Outliers can be enjoyed for its bits of trivia, like why most pro hockey players were born in January, how many hours of practice it takes to master a skill, why the descendents of Jewish immigrant garment workers became the most powerful lawyers in New York, how a pilots' culture impacts their crash record, how a centuries-old culture of rice farming helps Asian kids master math. But there's more to it than that. Throughout all of these examples--and in more that delve into the social benefits of lighter skin color, and the reasons for school achievement gaps--Gladwell invites conversations about the complex ways privilege manifests in our culture. He leaves us pondering the gifts of our own history, and how the world could benefit if more of our kids were granted the opportunities to fulfill their remarkable potential.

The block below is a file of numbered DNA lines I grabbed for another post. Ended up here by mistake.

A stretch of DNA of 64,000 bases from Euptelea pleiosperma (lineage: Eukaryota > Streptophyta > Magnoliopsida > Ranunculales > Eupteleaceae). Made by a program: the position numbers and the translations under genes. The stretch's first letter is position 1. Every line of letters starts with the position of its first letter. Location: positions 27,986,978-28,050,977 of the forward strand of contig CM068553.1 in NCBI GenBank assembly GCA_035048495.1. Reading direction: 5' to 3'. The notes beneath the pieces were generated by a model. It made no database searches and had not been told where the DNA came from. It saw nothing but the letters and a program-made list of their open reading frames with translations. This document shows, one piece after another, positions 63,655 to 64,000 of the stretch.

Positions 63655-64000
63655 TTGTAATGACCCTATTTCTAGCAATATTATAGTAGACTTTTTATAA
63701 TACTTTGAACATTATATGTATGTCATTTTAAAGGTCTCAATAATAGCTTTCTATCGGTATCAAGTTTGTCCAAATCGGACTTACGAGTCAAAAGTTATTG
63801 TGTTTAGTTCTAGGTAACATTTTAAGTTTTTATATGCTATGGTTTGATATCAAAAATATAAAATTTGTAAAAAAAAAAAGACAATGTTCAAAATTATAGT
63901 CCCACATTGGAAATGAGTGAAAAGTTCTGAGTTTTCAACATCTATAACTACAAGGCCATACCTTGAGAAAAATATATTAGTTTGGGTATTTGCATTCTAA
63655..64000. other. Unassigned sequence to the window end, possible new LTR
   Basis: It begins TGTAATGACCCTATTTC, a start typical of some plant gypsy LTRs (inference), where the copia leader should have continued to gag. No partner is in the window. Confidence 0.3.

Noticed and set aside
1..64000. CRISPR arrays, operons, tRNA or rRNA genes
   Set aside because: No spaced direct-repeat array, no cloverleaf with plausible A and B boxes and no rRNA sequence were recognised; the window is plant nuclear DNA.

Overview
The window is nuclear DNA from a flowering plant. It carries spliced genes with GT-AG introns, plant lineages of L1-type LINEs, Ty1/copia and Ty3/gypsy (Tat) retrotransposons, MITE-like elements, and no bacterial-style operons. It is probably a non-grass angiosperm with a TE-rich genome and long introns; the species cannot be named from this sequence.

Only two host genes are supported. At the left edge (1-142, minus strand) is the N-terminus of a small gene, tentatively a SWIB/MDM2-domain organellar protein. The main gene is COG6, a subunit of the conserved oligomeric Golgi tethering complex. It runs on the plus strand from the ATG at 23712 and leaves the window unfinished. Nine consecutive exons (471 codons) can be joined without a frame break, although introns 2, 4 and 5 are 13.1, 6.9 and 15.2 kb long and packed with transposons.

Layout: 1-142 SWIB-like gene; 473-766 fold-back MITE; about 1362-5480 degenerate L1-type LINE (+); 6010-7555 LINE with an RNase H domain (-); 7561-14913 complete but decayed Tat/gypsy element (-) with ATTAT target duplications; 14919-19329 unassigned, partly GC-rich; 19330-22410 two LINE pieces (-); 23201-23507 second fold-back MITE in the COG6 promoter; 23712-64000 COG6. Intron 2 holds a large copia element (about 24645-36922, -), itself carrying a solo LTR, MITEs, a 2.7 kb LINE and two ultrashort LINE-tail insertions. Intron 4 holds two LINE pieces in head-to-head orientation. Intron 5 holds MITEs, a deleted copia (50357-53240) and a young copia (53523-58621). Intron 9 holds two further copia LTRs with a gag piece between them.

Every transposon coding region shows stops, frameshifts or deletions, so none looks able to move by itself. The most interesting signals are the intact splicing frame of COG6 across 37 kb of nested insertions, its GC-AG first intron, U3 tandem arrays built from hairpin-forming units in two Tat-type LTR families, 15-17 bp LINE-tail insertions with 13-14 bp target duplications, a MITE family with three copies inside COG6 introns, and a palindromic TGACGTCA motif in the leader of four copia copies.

From Publishers Weekly
Reviewed by Leslie Chang